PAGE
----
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Wednesday, August 15, 2007


It is becoming increasingly critical that information security is given the attention and level of importance it deserves. Most organizations are now absolutelyy dependent upon their information and business systems, so much so that serious disruption can mean disaster or critical loss.

ISO17799 is the only internationally accepted worldwide standard/code dealing comprehensively with these issues. Purchasing this standard is a good first step, but as the standard is by necessity a comprehensive and therefore a reasonable complex document, guidance is often necessary to help organizations decide where to start and what priorities should be applied to the implementation process.

The ISO 17799 Toolkit was of course introduced to solve many of these issues in one step. As well as containing both parts of the standard, it also includes a full set of compliant policies ready for implementation, a road map for potential certification of the organization, an audit kit for network based systems, a business impact analysis questionnaire together with many other supportive items (eg: a disaster recovery kit, a management presentation and an IS glossary). This toolkit represents extremely good value as it can enable organizations to commence work with the introduction of vital security aids without reference to expensive external consulting resources.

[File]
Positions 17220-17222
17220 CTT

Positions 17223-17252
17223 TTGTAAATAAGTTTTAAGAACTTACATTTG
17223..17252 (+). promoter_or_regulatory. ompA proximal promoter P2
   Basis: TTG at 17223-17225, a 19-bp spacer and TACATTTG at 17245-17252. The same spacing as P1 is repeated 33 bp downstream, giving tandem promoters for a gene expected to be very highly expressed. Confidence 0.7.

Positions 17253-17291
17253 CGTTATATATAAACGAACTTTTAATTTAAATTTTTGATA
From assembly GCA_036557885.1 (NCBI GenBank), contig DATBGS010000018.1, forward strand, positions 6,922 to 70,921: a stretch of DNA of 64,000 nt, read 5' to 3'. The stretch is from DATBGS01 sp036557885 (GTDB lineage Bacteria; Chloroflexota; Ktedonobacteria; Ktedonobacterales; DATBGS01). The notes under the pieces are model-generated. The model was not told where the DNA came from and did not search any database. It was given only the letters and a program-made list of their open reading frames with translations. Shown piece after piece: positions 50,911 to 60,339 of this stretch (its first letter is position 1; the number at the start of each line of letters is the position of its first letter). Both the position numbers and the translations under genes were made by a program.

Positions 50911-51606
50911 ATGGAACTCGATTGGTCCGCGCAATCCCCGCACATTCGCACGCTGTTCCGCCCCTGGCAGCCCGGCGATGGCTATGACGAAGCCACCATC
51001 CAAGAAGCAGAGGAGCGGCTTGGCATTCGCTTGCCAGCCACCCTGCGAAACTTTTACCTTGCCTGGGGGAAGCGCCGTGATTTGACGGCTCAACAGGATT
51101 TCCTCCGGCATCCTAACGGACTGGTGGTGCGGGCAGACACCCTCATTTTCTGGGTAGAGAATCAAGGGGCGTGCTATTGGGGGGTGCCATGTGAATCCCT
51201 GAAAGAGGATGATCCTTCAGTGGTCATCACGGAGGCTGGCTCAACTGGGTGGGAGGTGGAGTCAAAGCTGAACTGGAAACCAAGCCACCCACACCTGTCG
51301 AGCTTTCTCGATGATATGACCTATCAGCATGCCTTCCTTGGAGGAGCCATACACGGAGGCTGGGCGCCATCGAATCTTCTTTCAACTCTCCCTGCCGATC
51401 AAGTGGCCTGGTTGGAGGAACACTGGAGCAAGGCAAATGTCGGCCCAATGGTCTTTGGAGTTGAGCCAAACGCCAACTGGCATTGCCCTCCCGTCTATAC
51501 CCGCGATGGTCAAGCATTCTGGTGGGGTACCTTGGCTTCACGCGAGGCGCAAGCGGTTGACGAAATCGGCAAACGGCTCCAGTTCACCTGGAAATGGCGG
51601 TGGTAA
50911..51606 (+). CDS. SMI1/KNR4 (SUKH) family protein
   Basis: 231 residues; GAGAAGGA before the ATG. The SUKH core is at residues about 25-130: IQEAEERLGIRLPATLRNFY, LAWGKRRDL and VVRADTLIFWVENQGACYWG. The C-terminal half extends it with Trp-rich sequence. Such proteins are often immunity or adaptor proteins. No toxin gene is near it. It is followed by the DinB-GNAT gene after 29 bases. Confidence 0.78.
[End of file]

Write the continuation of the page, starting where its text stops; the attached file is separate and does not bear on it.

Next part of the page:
However, even armed with a support kit such as this, it is important to understand that the key to the standard is PROCESS... the creation and maintenance of a robust ISMS. This is occasionally overlooked, as some organizations simply adopt a tick list from the first part of the standard (ISO17799). This is certainly a good stride forward, but is by no means the end of the journey.

When first considering the standard, therefore, it should be understood that the path forward will certainly include enhancement and improvement of security, but it will largely be driven via the creation and maintenance of information security management systems and supporting procedures.

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